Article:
Edmund Campion: Memory and Transcription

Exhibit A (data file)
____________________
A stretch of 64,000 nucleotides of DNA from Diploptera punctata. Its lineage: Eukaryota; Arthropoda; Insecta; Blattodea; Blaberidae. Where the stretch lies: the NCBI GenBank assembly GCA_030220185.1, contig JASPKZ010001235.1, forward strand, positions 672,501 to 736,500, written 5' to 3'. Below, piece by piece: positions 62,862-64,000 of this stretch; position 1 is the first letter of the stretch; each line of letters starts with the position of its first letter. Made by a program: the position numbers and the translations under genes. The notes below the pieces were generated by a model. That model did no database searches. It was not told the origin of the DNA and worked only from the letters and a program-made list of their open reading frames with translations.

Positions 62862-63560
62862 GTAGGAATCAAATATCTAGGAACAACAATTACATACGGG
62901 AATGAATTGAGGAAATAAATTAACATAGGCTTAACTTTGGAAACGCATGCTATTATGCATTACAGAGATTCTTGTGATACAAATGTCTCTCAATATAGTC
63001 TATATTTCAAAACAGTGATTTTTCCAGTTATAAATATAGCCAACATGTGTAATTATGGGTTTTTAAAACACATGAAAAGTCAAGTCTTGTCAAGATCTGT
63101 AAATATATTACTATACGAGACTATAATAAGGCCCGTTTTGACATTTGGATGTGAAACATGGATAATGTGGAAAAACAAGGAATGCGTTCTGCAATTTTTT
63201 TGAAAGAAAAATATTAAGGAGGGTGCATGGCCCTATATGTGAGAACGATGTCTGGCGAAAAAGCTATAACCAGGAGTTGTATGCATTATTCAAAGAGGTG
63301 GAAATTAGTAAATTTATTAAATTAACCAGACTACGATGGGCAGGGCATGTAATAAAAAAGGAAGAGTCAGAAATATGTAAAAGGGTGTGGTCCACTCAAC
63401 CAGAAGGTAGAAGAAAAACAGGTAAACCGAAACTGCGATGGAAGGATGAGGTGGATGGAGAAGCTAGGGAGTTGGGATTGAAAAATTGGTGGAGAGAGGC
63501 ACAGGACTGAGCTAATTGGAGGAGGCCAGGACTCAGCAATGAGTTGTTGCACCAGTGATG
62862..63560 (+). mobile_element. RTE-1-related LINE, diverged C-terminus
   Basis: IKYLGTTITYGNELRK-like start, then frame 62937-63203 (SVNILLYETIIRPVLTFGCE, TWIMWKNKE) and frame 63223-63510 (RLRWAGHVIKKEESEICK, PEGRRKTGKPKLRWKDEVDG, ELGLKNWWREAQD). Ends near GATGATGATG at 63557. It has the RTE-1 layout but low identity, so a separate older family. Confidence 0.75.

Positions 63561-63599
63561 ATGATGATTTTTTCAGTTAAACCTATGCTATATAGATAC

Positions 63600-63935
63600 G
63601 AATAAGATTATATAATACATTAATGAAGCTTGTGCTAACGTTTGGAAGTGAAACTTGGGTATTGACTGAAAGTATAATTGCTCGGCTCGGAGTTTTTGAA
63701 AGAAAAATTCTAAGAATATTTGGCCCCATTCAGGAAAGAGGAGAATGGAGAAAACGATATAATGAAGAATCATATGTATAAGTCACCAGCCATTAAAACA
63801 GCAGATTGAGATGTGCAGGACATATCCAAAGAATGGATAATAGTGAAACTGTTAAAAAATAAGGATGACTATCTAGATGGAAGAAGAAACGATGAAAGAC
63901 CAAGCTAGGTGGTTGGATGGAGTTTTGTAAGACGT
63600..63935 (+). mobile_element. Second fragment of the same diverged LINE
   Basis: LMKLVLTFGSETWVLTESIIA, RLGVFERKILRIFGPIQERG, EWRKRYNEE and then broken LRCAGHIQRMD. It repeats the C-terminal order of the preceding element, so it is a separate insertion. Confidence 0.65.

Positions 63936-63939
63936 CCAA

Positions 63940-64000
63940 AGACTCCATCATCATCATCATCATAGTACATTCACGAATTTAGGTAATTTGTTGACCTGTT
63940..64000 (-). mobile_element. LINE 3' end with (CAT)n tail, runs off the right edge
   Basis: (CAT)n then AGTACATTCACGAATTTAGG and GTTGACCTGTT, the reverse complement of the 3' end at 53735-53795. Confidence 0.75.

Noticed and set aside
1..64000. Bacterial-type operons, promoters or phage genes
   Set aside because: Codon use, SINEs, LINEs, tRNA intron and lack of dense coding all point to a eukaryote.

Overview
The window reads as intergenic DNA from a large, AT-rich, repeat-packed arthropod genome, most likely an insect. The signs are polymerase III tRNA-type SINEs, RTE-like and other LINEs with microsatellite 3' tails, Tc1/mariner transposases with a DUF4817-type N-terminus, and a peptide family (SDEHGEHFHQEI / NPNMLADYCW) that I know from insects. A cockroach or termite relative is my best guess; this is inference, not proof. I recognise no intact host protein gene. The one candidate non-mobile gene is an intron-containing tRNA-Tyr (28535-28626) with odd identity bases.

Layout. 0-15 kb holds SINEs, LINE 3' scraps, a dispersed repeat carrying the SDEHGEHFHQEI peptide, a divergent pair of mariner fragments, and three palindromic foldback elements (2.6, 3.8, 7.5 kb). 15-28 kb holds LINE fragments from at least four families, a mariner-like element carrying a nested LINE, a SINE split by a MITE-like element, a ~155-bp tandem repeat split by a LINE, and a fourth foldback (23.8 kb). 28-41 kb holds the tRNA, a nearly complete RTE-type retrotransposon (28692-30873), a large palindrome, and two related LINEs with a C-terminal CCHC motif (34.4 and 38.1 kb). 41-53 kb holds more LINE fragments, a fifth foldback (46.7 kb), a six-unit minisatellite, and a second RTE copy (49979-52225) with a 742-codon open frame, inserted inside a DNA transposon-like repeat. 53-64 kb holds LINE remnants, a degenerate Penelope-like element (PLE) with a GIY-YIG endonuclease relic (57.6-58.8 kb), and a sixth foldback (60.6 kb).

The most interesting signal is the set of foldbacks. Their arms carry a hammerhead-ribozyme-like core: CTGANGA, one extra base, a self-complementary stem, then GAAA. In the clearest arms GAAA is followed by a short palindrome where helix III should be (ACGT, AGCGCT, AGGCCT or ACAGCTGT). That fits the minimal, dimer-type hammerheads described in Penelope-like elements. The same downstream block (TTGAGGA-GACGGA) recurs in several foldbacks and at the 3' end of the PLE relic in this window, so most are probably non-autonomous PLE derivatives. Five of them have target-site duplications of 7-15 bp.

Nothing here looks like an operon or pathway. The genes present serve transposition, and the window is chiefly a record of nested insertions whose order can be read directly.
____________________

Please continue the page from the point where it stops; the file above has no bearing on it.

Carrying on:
The death of Edmund Campion in 1581 marked a disjunction between the world of printed untruth and private, handwritten, truth in early modern England. Gerard Kilroy traces the circulation of manuscripts connected with Campion to reveal a fascinating network that not only stretched from the Court to Warwickshire and East Anglia but also crossed the confessional boundaries. Kilroy shows that in this intricate web Sir John Harington was a key figure, using his disguise as a wit to conceal a lifelong dedication to Campion's memory. Sir Thomas Tresham is shown as expressing his devotion to Campion both in his coded buildings and in a previously unpublished manuscript, Bodleian MS Eng. th. b. 1 - 2, whose theological and cultural riches are here fully explored. This book provides startling new views about Campion's literary, historical and cultural impact in early modern England.
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